Do not expect you can have a texture this rich as a vector image. If a miracle happens and you get that vector somehow it will slow your machine down with tens of thousands separate paths. As already suggested you can purchase or in some other way find a texture photo which has the wanted or at least near enough texture. Colorize it and clip the needed pieces of it with layer masks in Photoshop or with Clipping or Opacity masks in Illustrator.
If purchasing texture images isn't an option and you cannot shoot nor scan one nor get it for free you can try to synthesize something resembling in Photoshop. Surely it's not exactly the same, but it can be good enough.
Start in Photoshop a new image. Be sure you have high enough resolution for your final image application. Set the foreground color to white and the background color to black.
Create 2 empty layers and fill them with random noise patterns. Let the bottom layer get Filter > Render > Clouds:
Clouds are used to get large forms. For finer grains let the top layer get any solid color fill and apply to it Filter > Noise > Add noise > Monochrome with max intensity:
Close the top layer for a while and let the clouds get filtering Artistic > Palette Knife for simpler forms and sharper borders. The result:
Artistic > Cutout and Image Adjustments > Posterize can also be used.
The contrast is probably too high. Insert adjustment layer Curves for non-destructive contrast adjustment:
The 1 px grain in the top layer is probably too fine, To get something bigger apply Filter > Blur > Gaussian Blur > 1...3 pixels. Then apply Image > Adjustments > Posterize > 8...16 levels to get rid of blurriness.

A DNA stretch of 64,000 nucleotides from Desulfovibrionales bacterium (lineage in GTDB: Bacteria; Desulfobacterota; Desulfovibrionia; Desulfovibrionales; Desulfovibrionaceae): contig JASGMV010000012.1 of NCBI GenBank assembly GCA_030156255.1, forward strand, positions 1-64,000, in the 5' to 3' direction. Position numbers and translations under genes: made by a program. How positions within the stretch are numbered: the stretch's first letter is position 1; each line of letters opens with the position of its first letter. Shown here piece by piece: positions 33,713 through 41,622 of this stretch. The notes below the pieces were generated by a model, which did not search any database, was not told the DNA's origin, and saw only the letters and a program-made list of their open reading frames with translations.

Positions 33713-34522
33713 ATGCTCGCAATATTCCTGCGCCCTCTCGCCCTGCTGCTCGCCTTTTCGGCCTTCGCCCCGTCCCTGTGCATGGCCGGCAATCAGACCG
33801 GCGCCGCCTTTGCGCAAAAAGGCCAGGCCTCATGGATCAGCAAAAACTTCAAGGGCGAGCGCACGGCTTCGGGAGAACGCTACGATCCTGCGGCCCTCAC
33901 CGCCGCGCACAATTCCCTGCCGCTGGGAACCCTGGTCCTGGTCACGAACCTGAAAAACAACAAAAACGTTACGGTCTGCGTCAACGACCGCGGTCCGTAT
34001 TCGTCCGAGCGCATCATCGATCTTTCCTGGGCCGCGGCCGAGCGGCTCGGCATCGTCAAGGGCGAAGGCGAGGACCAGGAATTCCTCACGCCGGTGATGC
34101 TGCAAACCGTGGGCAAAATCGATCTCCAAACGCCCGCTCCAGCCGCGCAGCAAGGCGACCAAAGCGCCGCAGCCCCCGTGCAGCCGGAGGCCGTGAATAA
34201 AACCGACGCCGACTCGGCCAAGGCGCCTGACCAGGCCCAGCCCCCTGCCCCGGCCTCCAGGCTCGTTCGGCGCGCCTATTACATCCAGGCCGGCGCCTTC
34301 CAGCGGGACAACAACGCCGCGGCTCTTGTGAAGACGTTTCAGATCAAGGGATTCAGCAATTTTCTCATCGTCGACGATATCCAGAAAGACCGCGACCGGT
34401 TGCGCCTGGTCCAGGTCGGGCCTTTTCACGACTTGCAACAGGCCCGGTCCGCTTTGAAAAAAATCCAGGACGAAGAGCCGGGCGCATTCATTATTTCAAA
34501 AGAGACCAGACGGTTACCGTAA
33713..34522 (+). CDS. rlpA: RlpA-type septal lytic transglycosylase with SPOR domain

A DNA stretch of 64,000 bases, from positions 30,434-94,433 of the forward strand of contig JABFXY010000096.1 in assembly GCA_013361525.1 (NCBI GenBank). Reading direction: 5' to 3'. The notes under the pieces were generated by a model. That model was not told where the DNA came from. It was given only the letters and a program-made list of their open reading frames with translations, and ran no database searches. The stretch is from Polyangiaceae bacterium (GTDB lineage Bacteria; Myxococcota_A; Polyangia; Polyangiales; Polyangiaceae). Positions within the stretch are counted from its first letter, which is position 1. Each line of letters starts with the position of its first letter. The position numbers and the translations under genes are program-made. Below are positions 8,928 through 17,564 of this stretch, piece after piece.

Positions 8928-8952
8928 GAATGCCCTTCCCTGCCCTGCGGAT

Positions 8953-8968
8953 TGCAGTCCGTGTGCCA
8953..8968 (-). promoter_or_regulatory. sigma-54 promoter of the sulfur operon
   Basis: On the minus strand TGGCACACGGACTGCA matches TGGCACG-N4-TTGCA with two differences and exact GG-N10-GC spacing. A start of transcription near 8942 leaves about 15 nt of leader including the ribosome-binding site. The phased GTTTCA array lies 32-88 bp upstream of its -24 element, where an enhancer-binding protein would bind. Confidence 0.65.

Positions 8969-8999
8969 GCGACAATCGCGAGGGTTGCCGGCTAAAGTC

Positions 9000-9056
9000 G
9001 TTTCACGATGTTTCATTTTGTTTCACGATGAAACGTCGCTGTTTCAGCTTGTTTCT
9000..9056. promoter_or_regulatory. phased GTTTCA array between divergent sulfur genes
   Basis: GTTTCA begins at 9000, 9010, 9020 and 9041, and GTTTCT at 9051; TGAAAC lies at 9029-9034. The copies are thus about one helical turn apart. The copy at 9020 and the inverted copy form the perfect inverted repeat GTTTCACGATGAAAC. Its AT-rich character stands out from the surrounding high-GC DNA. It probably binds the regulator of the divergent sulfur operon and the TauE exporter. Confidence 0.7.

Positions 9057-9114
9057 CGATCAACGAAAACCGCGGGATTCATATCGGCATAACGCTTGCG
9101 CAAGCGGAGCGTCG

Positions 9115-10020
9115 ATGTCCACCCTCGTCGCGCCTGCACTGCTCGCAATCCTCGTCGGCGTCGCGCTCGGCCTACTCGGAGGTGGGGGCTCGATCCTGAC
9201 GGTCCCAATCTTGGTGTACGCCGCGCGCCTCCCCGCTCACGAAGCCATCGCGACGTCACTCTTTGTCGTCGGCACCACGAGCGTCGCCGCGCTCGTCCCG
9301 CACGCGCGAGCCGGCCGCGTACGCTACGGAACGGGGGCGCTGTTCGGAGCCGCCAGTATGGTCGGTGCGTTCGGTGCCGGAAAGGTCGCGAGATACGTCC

Let the top layer have Blending mode = Hard light and reduce the layer opacity for subtle effect:
You can colorize the pattern by inserting a solid color layer with blending mode Color or you can insert adjustment layer Hue&Saturation with Colorize =ON:
You can make differently colored versions with different adjustments. To keep it simple make flat copies of them (=layers merged), But as well you can have as many layers as you want and put different versions to layer groups which have layer masks for applying textures to graphic design items, I have seen how people can manage 50 or 100 layers (after learning to work in a diciplined way).
The next image uses 2 differently colored merged versions. The shapes are made by drawing white to originally black layer masks:
BTW. The Photoshop can look peculiar. It's version 7.
Answered by user287001 on January 4, 2022
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